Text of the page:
The combination of increasingly warmer weather, people getting outside to enjoy it, and rising insect populations brings potential for insect-borne diseases, also called vector-borne diseases. The Chattanooga-Hamilton County Health Department offers these precautions so residents can protect themselves, their families, neighbors, and pets.
“We encourage our residents to get outside and be active this year,” says Chattanooga-Hamilton County Health Department Director of Environmental Health Services Bonnie Deakins, “But we also don’t want the fun to end with a disease that could have been prevented.”
Several varieties of ticks in our local area carry bacteria that can be transmitted through a tick bite. It is important to recognize these general symptomsand seek medical attention as soon as possible:
- Fever and chills;
- Aches, pains, and fatigue, sometimes joint pain;
- Rash, sometimes in unusual shapes like a “bull’s eye,” or spots that may appear elsewhere on the body, or an ulcer at the bite site;
- Some people will notdevelop rashes but most do;
- Rashes can occur within hours or up to 30 days after the tick bite.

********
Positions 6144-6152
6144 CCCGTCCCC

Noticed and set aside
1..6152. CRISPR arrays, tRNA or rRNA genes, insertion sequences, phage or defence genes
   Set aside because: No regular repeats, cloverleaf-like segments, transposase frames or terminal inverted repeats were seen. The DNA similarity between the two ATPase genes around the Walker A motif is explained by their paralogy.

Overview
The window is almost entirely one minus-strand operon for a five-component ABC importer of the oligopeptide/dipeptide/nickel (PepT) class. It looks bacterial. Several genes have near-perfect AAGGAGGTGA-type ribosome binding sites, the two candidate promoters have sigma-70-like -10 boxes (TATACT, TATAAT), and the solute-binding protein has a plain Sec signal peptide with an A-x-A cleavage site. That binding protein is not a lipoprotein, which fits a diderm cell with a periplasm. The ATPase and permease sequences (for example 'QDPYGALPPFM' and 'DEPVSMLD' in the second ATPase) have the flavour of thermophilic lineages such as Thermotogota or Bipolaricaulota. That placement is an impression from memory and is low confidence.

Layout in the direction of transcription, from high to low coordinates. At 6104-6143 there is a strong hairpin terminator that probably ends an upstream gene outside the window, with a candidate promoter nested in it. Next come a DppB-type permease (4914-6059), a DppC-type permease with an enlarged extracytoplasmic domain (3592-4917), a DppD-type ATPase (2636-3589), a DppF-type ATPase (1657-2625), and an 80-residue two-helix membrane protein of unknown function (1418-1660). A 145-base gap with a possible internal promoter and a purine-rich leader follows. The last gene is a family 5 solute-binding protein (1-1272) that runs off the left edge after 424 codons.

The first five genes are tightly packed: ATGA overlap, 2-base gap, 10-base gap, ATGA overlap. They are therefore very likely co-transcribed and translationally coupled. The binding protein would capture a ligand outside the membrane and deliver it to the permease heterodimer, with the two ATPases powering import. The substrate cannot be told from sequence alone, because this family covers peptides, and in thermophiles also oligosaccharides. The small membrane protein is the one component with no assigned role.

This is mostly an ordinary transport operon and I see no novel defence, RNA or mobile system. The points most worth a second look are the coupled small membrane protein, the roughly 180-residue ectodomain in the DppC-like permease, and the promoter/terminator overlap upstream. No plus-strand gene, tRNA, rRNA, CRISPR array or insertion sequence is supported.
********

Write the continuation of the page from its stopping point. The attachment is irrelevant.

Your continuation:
To prevent tick-borne diseases, useinsect repellent, avoid getting off trails and roads, perform tick checks frequently throughout your outdoor activity, and make a final tick check after your activity. Check children, gear, and pets thoroughly.More in-depth descriptions and pictures can be found at cdc.gov/ticks.
Overall, mosquito-borne illnesses in Tennessee are rare. The greatest risk statewide is for West Nile virus, which can causefever, headache, body aches, joint pains, vomiting, diarrhea, or rash, and in rare cases even death.
Although theZika virus is currently not established in our local area, two major concernsare contracting the illness while traveling abroad, and the risk to the unborn babies of pregnant women. The virus can causemicrocephaly and other brain defects, and has been linked to miscarriage, stillbirth, and other birth defects. In addition to mosquito bites, an infected partner can transmit the Zika virus to unborn babies through sexual fluids.Although rare, the virus can also cause Guillain-Barré Syndrome in anyone.
To prevent mosquito bites, use insect repellent, wear clothing that covers as much skin as possible, and eliminate standing water on your property.
While not a vector-borne disease, two intestinal parasitesfound locally that are of concern this time of year areGiardia and Cryptosporidium. Giardia may produce vomiting, chills, headache, or fever, while “Crypto” can cause watery diarrhea, abdominal cramps, nausea, and headaches. Both can be treated with anti-parasitic medications. They can be prevented by filtering or boiling untreated water and avoid getting untreated water in your mouth and nose while swimming.
For more information, call ourEnvironmental Health Servicesat 209-8110 orthe Epidemiology section at (423) 209-8190.